There are two way to evaluate what’s happening in the game ethically — the impact on the real you in the future. That’s not controversial— what’s controversial is can they make you different morally. We need to be clear— it’s not the medium alone, it is also the content. Presumably they can also make you a nicer person. It is highly unlikely to only make people more violent— there’s an entire spectrum of effects. The other sense of ethical measurement is to evaluate the behavior in-game independent of future— is the game a racist game? Is a game called Jew Killer existing independently of its future effect on their behavior. You think you’re playing this to avoid going postal, but we don’t usually think we’re more likely to do this thing in the real world.
Oh, I see what you’re saying. That moment where someone says “I need to blow some people up as stress relief because my job was hard today.” No one says that because they think they need the game to prevent them from becoming a murderer?
Stress relief is fascinating because it pre-supposes that the games do change your behavior: ‘I feel like going out to shoot up a school, oh thank God that Grand Theft Auto was here to stop me!’ If a game can relax you, it can wind you up. But what does it say about that kind of person who has come to enjoy the fantasy of killing people?
It’s a test case for the consequences. If piloting a drone can induce people with PTSD why isn’t it happening to people with Call of Duty.
Are people coming away with PTSD from video games?
That’s why drones are so fascinating in this perspective. I was writing about the ethics of robotics and autonomous weapons, and as drones took over I got into the robot war action. It’s one of the first things you hear in any debate about drones — they are video game warfare and they make killing too easy — so thinking about how they are like and unlike video games says a lot. Ender’s Game, the reactionary sci-fi book, that character finds out he’s been fighting a war but he didn’t know because of the screen between him and the world. And that’s what drone pilots are up against now. Some of them are having to deal with the repercussions of taking human life, but because they never stood there and looked down on a body they don’t know if they’ve ever really killed someone or if this is a thought experiment.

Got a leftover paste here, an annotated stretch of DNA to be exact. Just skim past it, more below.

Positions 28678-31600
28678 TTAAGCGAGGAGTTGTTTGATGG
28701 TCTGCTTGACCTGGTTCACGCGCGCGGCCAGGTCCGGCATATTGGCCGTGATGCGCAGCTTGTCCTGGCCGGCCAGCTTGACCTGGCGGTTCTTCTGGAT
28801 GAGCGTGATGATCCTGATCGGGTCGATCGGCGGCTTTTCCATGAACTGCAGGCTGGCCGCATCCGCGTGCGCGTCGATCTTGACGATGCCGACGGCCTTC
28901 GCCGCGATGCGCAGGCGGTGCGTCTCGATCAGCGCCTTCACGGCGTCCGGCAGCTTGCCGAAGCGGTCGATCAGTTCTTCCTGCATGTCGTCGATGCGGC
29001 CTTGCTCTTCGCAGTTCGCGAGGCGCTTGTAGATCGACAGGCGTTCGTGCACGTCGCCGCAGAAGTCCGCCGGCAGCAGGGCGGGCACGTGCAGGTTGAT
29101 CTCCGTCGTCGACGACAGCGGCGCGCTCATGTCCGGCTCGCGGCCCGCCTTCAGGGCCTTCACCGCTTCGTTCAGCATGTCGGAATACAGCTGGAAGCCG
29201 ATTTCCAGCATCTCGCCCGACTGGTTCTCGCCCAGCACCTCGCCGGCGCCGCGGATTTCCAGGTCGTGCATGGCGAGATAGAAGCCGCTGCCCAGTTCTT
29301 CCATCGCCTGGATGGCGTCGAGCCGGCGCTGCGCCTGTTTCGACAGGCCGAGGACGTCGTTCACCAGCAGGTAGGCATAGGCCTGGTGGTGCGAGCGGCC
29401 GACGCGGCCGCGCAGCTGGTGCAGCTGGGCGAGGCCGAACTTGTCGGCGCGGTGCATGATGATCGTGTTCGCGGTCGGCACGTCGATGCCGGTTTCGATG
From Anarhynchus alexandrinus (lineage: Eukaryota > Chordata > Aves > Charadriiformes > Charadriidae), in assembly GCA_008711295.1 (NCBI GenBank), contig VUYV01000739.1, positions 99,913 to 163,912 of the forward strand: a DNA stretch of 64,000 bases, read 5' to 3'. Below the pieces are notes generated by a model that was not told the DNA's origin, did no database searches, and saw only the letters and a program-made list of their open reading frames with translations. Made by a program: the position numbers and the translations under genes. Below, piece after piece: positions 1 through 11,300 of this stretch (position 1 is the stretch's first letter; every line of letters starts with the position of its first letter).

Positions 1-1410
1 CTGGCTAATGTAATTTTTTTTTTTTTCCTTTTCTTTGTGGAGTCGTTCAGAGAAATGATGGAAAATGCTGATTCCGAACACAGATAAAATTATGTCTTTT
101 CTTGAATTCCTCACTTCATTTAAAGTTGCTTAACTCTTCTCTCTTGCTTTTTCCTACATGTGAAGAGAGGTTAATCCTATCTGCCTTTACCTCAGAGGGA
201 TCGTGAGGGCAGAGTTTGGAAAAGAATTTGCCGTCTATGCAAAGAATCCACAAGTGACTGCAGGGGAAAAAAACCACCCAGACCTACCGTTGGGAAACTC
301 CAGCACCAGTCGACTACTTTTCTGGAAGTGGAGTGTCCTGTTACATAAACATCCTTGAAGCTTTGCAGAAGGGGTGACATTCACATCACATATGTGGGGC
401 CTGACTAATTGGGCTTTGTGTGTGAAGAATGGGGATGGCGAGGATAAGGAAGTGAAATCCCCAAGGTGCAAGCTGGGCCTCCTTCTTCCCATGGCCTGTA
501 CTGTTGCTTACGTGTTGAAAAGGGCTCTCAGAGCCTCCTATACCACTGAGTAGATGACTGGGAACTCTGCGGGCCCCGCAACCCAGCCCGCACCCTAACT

You brought up the empathy of drone pilots. Can we display empathy through a digital screen?
There’s an old book about TV called Four Arguments For Elimination of Television. The argument he makes in one chapter is about the limits of television for environmental activists. How do you get people to care about a swamp by putting advertisements on TV? It’s easy to show gleaming results and it’s so hard to show the value of a complicated ecosystem that has a rhythm and physical presence that you can’t get across on a small screen. This is about the limitations of the medium for conveying the moral reality of what’s presented. What’s the relationship between the drone pilot and the person they’re observing or the moral relativism? How much of that can be transmitted via video feed? If it can, then why isn’t it being transmitted by a game in which you play a drone pilot? It’s not just an empirical question; it’s important in having a moral relationship. It’s a hard question and that’s why I’m interested in it.
Note: More of Prof. Sparrow’s work can be found here. On “Playing For Fun”, the following authors are also credited: Rebecca Harrison, Justin Oakley, and Brendan Keogh.